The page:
On some things, Secretary of State George P. Shultz refuses to budge. He is again expressing opposition to legislation that would require lie detector tests, this time for diplomatic security officers seeking to obtain or keep top secret clearances.
In a letter to House Foreign Affairs Committee Chairman Dante B. Fascell (D-Fla.) released yesterday, Shultz said that use of lie detectors as "a routine condition for employment is, in my view, wholly unacceptable."
Allowing one category of employes to submit to tests "undoubtedly would become an opening wedge that would lead eventually to an across-the-board mandate for intimidation," Shultz said.
McLaughlin Sworn In . . .
With President Reagan at her side, Ann Dore McLaughlin was sworn in yesterday as the second woman in U.S history to serve as the secretary of labor. She took the oath of office from Judge Gerard Riley as her husband, commentator John McLaughlin, held the Bible.
Frances Perkins was nominated by Franklin D. Roosevelt in 1933 as the first woman in the Cabinet. The new labor secretary said yesterday she hopes to broaden public understanding "that women running the government's business is business as usual."
Specter for Kennedy . . .
On the Hill, Republican Sen. Arlen Specter (Pa.) took himself out of the swing-vote category yesterday. He endorsed Supreme Court nominee Anthony M. Kennedy, calling him "a man of intellect with sound values."
Specter, who voted against Reagan's first nominee, Robert H. Bork, made an obvious comparison in his floor speech. Kennedy "does not wear an ideological straitjacket," Specter said, "but has demonstrated judicial restraint in sharply limiting his opinions to the narrow issues of the cases without legis- lating. His opinions, speeches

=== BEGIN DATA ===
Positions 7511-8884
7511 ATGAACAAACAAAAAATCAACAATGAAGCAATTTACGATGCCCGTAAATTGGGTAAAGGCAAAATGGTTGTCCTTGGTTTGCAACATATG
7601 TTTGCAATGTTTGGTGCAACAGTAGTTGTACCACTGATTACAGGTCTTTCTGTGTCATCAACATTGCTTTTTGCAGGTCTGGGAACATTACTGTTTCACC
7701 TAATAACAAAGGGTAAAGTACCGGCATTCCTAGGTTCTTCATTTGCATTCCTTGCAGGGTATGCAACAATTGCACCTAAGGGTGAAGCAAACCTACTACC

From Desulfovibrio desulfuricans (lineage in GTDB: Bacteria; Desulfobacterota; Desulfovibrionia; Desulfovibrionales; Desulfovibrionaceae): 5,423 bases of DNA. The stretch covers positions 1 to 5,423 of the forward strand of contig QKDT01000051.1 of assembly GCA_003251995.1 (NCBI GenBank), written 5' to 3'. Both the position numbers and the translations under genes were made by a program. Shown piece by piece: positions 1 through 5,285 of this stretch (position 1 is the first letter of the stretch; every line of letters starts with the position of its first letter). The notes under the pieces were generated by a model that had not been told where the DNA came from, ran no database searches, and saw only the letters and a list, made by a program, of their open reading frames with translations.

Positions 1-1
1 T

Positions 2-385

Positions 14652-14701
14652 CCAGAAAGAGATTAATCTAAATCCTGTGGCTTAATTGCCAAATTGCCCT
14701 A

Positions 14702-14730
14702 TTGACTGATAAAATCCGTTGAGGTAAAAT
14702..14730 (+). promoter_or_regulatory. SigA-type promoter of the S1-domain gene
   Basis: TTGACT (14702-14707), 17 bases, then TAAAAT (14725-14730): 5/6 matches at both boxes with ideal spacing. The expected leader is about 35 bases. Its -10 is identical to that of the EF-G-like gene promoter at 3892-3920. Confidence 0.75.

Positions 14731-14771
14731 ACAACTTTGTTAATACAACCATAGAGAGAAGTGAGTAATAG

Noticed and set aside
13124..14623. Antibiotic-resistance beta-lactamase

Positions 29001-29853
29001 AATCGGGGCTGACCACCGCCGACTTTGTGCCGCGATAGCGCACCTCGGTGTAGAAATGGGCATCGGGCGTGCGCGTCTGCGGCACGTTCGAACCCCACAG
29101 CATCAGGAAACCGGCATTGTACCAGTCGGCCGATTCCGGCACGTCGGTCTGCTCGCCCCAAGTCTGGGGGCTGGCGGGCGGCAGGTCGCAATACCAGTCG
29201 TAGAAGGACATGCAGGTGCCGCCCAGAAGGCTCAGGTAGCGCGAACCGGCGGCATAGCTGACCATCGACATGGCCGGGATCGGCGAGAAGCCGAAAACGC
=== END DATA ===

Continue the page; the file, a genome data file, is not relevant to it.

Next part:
and answers show a capacity for growth . . . . "
TVA Nominee Passes . . .
Marvin T. Runyon won approval from the Senate Environment and Public Works Committee yesterday to become chairman of the problem-plagued Tennessee Valley Authority. The vote was 12 to 1, with Sen. John Breaux (D-La.) as the naysayer. He said that Runyon, president of Nissan Motor Manufacturing Corp. USA, has a "fatal defect": no experience with nuclear power or flood control. "TVA should not be on-the-job training for the chairman," Breaux said.
Grant S. Green Jr., executive secretary of the National Security Council, is following the boss. He joins Defense Secretary Frank C. Carlucci at the Pentagon as assistant secretary for force management and personnel.
Commerce Secretary C. William Verity has announced the appointment of Susan M. Borches as director of public affairs. Borches worked for Sen. John W. Warner (R-Va.) during his 1978 election campaign and was a founding partner of Soloway Associates Inc., a public affairs firm.
At the Heritage Foundation, Roger A. Brooks has been named director of the Asian Studies Center.
He departs the State Department, where he was director of the policy planning staff of the Bureau of International Organization Affairs and an aide to former assistant secretary Alan L. Keyes. Based on staff reports and news services